• Jewelry: Again, it’s a good idea to leave expensive or heirloom jewelry at mom and dad’s. If it’s not an option, keep it locked up, record and store photos and videos of expensive pieces and note any identifying marks.  

Review health insurance: Full-time students typically have three options for health insurance: Staying on mom and dad’s policy, buying a school-offered policy or buying an individual policy.

Federal law mandates that insurers allow dependents to stay on their parents’ health plan until age 26. But will there be in-network providers available where your child will be attending school? If you have coverage through an HMO, check for a service area near the school. 

Many colleges and universities offer a student health plan, usually sold by an insurer with whom they contract. If go this route, find out if coverage applies during summer if your student is not enrolled in summer classes. 

If none of these options pans out, an insurance broker can help you find an affordable insurance plan. 

Life insurance: Because life insurance is designed to provide financial security for surviving beneficiaries, most single college students without dependents can go without it. 

That said, a young adult with co-signed debut such as loans such as student debt, is advised to take out a life insurance policy. It’s recommended not just to protect a surviving debt owner, but because rates for young policyholders are lower than those purchased by older buyers with more health issues. 

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Families with teens

Sooner or later, your teenager will may be enrolling in driver’s ed, and eventually they’ll be driving on their own. 

But parental involvement doesn’t end when a child gets his or her license. According to a report from the Governors Highway Safety Association, teen drivers who continue to practice with their parents increase their chances of avoiding a crash. For helpful tips on lowering risks and staying involved, visit

Because teen drivers are inexperienced and thus typically result in more claims, adding your teenager to your auto insurance policy can increase your premiums. How much depends on where you live and a number of other factors. 

There are options, however, that may keep auto insurance policies from going through the roof when you add a teen driver. These include usage based, ”pay-as-you-drive” programs, electronic monitoring as well as a young driver safety programs designed to lower rates. Programs such as Drive Smart, offered through Farm Bureau Insurance, also reinforce safety issues such as texting and driving.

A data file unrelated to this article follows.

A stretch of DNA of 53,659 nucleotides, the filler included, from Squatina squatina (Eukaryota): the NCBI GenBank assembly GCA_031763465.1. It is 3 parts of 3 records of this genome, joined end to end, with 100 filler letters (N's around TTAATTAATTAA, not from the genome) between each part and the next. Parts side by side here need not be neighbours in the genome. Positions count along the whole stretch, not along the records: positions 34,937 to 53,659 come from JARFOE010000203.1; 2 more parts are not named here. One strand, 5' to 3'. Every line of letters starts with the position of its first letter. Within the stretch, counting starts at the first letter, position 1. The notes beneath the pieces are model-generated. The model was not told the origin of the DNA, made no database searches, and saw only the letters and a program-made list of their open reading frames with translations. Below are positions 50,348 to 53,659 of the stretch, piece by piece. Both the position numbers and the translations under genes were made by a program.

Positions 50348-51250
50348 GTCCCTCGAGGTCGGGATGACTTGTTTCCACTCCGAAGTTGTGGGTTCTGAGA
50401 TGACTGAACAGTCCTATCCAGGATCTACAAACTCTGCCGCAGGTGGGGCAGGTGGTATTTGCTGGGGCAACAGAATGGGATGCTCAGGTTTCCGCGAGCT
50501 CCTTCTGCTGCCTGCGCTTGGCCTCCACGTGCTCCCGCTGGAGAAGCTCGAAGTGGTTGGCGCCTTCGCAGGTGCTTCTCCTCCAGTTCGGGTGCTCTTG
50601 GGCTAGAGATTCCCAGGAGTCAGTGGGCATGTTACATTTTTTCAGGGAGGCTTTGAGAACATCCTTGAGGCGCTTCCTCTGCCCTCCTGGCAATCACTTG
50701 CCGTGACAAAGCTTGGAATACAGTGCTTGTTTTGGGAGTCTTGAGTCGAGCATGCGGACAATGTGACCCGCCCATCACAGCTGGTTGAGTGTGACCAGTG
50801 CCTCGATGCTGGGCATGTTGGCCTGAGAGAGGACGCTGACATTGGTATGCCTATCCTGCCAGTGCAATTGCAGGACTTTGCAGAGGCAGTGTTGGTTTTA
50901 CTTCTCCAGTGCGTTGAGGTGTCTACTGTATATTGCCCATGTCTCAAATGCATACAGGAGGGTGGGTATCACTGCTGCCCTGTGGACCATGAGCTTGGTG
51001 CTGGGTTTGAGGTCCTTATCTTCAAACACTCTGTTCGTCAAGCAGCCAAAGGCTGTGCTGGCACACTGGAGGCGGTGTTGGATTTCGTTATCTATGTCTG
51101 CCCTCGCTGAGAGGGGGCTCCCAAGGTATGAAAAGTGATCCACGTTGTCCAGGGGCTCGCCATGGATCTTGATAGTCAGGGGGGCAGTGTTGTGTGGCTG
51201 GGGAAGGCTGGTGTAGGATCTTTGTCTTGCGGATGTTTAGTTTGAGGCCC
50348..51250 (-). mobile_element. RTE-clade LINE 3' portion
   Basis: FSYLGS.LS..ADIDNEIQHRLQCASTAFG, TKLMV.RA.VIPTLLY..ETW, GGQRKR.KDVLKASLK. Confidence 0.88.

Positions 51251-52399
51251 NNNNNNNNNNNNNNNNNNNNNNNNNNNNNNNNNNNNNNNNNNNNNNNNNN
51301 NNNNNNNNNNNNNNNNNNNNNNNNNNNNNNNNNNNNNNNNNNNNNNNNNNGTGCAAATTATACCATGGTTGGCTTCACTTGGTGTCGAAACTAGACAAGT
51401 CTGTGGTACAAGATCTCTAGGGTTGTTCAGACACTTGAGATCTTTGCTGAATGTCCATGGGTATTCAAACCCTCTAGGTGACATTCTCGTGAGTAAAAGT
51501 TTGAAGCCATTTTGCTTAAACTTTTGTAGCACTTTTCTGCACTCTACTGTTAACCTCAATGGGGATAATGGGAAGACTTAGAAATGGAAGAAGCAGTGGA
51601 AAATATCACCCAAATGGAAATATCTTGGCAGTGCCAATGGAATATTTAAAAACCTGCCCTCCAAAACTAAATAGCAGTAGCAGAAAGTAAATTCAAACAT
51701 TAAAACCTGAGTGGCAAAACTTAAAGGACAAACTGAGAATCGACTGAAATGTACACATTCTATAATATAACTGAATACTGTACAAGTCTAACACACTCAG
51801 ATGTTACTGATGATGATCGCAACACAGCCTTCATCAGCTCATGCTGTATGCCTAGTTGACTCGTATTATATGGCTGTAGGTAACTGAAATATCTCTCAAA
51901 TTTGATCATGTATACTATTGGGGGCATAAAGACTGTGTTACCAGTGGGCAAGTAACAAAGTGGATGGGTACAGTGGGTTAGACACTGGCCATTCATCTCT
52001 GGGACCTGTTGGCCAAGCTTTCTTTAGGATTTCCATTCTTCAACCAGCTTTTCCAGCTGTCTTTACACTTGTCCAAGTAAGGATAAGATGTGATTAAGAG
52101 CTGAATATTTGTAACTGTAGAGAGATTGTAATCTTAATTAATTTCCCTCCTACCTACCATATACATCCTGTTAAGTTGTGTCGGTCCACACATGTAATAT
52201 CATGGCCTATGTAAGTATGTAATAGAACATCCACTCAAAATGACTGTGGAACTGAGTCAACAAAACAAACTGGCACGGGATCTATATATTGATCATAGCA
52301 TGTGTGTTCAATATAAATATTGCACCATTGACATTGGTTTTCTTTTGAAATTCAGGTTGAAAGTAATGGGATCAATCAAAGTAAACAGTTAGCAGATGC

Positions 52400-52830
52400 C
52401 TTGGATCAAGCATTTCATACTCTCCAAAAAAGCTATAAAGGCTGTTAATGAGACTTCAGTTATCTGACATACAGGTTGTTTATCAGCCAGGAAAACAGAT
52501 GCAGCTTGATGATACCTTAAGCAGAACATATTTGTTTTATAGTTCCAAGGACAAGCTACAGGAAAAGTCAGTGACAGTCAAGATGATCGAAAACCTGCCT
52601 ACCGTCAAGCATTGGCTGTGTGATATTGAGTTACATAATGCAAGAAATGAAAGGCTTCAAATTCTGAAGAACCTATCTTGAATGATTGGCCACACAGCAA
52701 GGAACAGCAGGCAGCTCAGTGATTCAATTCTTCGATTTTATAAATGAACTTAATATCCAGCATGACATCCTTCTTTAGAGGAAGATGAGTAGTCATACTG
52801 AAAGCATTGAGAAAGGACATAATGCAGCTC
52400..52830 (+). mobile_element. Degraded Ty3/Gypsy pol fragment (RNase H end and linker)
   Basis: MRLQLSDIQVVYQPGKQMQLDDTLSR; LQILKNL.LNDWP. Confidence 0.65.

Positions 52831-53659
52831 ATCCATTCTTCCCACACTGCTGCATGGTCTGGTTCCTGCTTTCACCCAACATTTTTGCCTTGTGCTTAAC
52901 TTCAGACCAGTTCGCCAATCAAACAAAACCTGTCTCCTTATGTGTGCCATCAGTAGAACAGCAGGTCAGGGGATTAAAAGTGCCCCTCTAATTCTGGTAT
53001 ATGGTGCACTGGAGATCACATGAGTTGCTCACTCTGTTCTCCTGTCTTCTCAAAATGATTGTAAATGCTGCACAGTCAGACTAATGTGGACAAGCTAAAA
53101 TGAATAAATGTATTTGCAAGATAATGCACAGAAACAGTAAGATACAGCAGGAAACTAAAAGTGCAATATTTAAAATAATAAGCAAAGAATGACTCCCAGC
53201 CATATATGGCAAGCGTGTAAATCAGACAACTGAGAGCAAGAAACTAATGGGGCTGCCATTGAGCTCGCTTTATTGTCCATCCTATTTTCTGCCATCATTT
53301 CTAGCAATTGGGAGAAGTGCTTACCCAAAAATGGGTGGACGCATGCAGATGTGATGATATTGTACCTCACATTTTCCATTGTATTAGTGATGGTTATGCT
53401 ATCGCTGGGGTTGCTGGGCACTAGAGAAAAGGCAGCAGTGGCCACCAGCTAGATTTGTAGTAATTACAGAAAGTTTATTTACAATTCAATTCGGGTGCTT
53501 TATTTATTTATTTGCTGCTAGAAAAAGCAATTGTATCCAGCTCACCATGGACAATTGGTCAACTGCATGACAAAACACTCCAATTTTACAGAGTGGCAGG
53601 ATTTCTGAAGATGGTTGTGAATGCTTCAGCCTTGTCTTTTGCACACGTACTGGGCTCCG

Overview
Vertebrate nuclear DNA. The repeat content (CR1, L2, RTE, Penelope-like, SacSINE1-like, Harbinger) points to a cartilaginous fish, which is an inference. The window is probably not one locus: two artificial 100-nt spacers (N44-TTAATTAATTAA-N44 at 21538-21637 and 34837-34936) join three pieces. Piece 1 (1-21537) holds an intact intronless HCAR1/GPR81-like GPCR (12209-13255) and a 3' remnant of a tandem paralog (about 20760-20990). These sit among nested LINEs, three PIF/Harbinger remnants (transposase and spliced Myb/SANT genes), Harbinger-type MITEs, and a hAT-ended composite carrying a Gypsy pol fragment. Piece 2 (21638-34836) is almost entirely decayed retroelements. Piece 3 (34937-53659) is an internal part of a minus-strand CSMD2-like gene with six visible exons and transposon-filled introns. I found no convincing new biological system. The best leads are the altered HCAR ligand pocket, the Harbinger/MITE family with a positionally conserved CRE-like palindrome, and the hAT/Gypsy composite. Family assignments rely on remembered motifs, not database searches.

“Teen drivers are at a bit more of a disadvantage because of their experience,” says Wynne Reese, outreach manager of Drive Smart Virginia. “Teen drivers are notorious for speeding, for following too closely — they just don’t have that experience to know they need to back off a little bit and slow down a little bit. When you combine that with texting or talking on the cellphone or talking to other teen passengers, it really increases their risk of getting into a crash.” 

Do you respond to texts while driving? If so, expect your child to do as you do, not as you say. Maintaining an ongoing dialogue and setting a good example with pre-teens and teens about distracted driving as well as  alcohol use is the key, experts say. The website,, has useful tools in opening up conversations about underage drinking without lecturing.

Parents of younger children

Each new grade level comes with a bit more independence. While it’s hard letting go, a little preparation goes a long way in easing your mind. For children who will walk or bike to school alone or in groups, start going over safety rules early and often. In addition, walk or bike the route to school and back with your child so he or she feels comfortable. 

A few tips from the National Safety Council: 

For walkers, always stay on the sidewalk when possible. If you must walk in the street, walk facing traffic. 

Before crossing the street, look left, then right, and left again. 

Try to make eye contact with drivers before crossing at crosswalks and intersections. 

Never walk while talking on the phone, texting or looking at a device. 

Do not walk while wearing earphones or headphones. 

For bike riders, always wear a helmet, learn the rules of the road such as riding on the right side, using hand signals when turning and coming to a complete stop at streets and walking the bike across. Bright colored clothing is a good idea.